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Elevator monitoring / best practices for central station
April 13, 2017
Next webinar April 18, 2017: See below for details.
TitleAll You Need To Know About Alarm dealer program contracts - getting in and getting out
Register here
Elevator monitoring
    We are a central station that provides elevator monitoring for our dealers.  I have a situation where a young boy pressed an elevator button and the installed system did not work properly.  In the end we were able to communicate with the boy and get the necessary assistance to him.
    However, after contacting the installing dealer associated with the account, the installing dealer stated they do not have any elevator accounts at that location.  Therefore our monitoring station now has to deal with an emergency elevator communications issue where no one is taking responsibility for the system.  In the mean time we could still be receiving emergency communication signals from a known faulty system.
    I guess the real concern, as always, where does our monitoring station's liability begin and where does it end in this type of situation?  Is our monitoring station responsible for going around the Dealer whose name is associated with Subscriber's account and telling the subscriber they must get the system fixed and that the account will be suspended until the system is in proper working Condition?
    The initial concern I have is that you apparently are monitoring an elevator call station without an Elevator Monitoring Contract in place.  Providing monitoring service for any type of signal without a contract is a mistake.  If you were relying on the dealer to have a proper contract in place that is another mistake, because too many dealers don't have a contract and even more don't have a proper contract.  The Standard Form Elevator Monitoring Contract is the proper contract for elevator monitoring.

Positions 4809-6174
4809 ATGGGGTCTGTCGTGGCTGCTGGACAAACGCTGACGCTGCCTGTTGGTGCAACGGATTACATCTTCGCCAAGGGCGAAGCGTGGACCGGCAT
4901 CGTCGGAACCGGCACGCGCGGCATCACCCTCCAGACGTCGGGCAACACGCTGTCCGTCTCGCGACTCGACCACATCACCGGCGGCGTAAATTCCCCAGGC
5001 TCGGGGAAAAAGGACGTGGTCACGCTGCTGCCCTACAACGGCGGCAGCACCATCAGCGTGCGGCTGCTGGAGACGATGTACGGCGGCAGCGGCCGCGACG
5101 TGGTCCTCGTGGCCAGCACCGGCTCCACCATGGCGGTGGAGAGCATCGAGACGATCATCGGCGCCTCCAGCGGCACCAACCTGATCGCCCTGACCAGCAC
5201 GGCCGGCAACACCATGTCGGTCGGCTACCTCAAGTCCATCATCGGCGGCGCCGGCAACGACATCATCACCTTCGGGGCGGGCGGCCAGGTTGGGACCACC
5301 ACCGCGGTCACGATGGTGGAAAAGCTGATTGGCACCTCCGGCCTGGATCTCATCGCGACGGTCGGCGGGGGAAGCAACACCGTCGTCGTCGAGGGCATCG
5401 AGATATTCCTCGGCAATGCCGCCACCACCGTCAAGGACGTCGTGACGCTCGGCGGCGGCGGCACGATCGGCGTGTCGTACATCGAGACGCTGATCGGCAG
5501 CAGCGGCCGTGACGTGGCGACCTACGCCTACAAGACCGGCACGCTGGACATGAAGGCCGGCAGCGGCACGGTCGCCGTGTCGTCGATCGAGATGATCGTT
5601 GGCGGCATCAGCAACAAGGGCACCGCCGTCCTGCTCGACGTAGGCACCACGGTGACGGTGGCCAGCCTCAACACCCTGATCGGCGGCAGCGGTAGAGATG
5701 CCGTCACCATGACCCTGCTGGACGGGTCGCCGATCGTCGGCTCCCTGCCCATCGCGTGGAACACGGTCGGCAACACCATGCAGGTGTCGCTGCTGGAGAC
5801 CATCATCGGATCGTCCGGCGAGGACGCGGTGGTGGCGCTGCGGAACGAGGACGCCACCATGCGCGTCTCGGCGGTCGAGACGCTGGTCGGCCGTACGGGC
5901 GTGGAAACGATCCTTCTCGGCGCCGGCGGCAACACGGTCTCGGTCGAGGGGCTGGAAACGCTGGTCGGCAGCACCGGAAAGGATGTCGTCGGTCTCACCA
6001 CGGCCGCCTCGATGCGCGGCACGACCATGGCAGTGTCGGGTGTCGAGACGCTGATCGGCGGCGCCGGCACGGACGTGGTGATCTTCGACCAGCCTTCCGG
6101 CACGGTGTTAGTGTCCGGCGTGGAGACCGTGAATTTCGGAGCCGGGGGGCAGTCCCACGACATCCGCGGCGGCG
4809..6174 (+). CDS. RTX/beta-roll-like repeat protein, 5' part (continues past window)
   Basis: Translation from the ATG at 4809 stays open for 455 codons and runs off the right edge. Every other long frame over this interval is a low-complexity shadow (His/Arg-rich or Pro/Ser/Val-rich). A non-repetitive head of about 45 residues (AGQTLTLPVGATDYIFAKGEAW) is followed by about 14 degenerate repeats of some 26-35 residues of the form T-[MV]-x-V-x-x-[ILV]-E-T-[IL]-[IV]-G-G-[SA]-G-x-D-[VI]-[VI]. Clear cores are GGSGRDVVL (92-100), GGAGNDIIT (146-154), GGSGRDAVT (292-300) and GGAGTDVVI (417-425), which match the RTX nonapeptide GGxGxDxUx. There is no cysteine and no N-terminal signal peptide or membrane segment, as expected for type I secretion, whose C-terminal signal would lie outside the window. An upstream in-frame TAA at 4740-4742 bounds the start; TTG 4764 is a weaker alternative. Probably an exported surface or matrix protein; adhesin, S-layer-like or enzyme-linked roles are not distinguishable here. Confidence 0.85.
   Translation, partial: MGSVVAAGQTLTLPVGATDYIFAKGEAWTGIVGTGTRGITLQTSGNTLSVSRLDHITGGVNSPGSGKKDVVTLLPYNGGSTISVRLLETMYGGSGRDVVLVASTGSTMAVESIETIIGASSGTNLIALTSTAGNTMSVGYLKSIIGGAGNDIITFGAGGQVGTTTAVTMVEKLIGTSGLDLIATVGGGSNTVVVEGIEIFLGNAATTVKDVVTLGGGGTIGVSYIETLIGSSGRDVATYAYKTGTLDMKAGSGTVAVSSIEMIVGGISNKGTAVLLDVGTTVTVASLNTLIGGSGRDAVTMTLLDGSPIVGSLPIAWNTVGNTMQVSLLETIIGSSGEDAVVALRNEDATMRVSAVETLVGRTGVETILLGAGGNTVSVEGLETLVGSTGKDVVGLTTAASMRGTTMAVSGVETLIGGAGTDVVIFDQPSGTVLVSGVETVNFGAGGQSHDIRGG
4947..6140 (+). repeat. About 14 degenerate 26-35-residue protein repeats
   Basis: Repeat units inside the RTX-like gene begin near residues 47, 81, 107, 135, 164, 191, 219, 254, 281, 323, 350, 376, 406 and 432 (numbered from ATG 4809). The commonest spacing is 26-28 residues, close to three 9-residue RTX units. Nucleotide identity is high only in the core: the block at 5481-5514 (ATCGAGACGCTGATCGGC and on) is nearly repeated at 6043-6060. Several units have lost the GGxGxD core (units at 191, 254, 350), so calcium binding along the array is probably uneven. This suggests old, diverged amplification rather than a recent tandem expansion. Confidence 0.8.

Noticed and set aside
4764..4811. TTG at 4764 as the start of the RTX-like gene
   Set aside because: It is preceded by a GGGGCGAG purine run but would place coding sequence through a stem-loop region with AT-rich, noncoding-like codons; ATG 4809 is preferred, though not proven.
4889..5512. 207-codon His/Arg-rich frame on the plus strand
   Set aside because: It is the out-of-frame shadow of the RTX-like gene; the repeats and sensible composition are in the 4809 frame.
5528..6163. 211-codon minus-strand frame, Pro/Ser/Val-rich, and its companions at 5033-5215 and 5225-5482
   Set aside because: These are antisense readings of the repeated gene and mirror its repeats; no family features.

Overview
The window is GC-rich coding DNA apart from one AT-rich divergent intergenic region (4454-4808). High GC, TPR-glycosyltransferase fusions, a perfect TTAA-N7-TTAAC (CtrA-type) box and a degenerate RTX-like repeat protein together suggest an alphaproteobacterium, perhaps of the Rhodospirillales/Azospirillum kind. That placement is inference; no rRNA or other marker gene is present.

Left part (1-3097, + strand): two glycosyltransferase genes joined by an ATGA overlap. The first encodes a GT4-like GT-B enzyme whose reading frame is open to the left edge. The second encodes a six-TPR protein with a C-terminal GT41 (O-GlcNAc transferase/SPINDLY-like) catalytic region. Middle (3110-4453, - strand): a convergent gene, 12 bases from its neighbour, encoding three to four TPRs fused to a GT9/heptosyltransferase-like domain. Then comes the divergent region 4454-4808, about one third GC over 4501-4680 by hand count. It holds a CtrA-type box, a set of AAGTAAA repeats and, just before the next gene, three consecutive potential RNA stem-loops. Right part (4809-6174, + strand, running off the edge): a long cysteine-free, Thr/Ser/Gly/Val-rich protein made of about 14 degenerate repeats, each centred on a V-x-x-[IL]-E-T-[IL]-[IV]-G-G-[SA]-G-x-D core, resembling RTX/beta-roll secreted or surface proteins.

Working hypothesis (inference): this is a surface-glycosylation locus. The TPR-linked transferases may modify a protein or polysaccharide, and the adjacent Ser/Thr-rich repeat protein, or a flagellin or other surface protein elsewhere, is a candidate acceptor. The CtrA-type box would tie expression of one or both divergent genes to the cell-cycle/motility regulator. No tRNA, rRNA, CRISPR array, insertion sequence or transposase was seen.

Elevator monitoring starts with two way audio initiated by the call button in the elevator.  But elevator monitoring can include other system malfunctions as well, which are typically communicated to the elevator company to provide service to the elevator.  Alarm companies do not usually service elevators other than the alarm or communication devices.
    You have now identified an elevator monitoring system and you don't know who the dealer is.  That tells me that you're not getting paid for the monitoring services; otherwise you'd know who the dealer was or at least you'd be able to convince the dealer that it's that dealer's account.  In your case you should definitely contact the subscriber and let them know that you had a call and that you are going to discontinue service.  You should pick a date and time certain to terminate service.  Check with the AHJ [building department or fire department and find out if they get notice if you terminate monitoring services in the elevator.   If you want to enter into a direct relationship with the subscriber then get an Elevator Monitoring contract signed.
best practices for central station
    I'm curious to know, if after all of these years and all of the questions and answers provided; is there a "Best practices" for monitoring stations, security dealer and Subscriber compiled somewhere? 
    I'm sure you get the same or similar type questions over and over.
    I do get a lot of repeat or similar questions and issues.  Usually my response is consistent, but sometimes further elaboration is necessary.